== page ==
Certainly, the automation of crop work and harvesting, particularly for vine crops and berries, has been a continuing and unmet challenge. The growth habit and maintenance requirements of these crops makes for a difficult environment for a robot to navigate quickly and accurately. Of course, the labor shortage is not going away, so expect continued effort in automation and robotics. Breeding to change plant structure, making automation easier, may also be part of the solution.
As in other industries, technologies such as sensors and big-data analytics are coming together in indoor ag. This means encapsulating and improving on grower knowledge and decision-making to optimize crop yields and quality. Going forward, farms will be increasingly managed by predictive and proactive AI that can recognize complex interactions between plants and their environment beyond what a grower could see. Beyond that, there is a need to incorporate other factors, such as energy pricing in decisions to maximize the financial success of the overall operation.
How does indoor agtech innovation differ by geography?
Indoor growing is already a worldwide phenomenon. Although Europe and North America predominate on the landscape, companies from 40 different countries are represented.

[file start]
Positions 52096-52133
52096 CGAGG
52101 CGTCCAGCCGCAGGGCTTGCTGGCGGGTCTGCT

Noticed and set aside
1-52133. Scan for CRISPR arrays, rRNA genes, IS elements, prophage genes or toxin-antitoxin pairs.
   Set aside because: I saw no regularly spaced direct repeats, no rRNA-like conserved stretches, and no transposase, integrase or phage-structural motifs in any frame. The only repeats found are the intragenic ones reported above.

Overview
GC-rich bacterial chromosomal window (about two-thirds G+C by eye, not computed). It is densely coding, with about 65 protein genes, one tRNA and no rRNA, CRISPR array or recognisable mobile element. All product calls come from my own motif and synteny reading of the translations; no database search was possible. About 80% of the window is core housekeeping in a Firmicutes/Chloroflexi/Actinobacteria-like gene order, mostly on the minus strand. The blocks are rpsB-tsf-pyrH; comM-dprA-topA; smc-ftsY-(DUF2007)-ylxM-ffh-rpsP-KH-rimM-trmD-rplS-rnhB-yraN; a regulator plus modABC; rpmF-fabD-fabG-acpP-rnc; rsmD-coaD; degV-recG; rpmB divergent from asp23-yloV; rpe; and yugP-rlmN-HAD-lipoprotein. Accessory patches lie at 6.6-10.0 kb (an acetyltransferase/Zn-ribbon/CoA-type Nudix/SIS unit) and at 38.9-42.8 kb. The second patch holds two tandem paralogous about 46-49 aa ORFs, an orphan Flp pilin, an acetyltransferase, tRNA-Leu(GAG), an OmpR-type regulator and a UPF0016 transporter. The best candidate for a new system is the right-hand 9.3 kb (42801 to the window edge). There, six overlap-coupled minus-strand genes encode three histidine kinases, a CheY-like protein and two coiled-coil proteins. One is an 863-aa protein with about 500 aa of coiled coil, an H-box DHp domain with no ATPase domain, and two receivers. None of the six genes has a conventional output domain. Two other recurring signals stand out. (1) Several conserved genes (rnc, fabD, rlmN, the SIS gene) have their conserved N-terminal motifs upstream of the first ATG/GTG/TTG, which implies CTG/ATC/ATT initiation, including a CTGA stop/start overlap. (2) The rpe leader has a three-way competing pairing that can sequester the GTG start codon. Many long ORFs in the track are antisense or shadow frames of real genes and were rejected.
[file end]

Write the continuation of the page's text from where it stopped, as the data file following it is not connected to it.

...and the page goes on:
The plant factories throughout Asia were clearly pioneers of sunless growing, but innovations and progress in the region have been, at times, hard to recognize. The US has garnered the most attention in recent years and made the most visible innovation progress in this area. Europe has embraced the technology more recently, highlighted by Infarm’s extensive rollout of units inside retail stores.
In the greenhouse sector, the Dutch continue to lead in the innovation of high-end facilities, spreading their methods to the rest of the world. A number of North American companies, such as Houweling’s, Mastronardi Produce and Mucci Farms have also been significant contributors. Although China already has massive acreage of low-tech solar greenhouses, high-tech vendors see great opportunity there.
While indoor growing is less common or less sophisticated now in some regions, those areas provide some of the greatest potential to realize the benefits of indoor agtech over the coming years. It’s doubtful that a one-size-fits-all solution will dominate, however. The challenges, needs, and parameters in Singapore are not going to be the same as St Louis, or Dubai.
What are the key challenges for the indoor agtech industry in your opinion?
Indoor agtech vendors face challenges similar to those of their field farming cousins. From a development perspective (say relative to traditional software), they may be hampered by long iteration cycles tied to crop growth and limited access to real-world conditions and data, a requirement for machine-learning and AI. From a business perspective, even though indoor ag is a technical discipline, they encounter relatively conservative customers. As with the field farming market, the adoption curve and the sales cycle can be somewhat deliberate.
That being said, indoor farmers, like field farmers, are confronted with real market demands for safety, sustainability, and traceability, and face continuing issues around labor and profitability. Technology has an important role in meeting those challenges and we look forward to seeing farmers and technologists collaborate on innovations in data capture and analytics, automation, and predictive and autonomous control.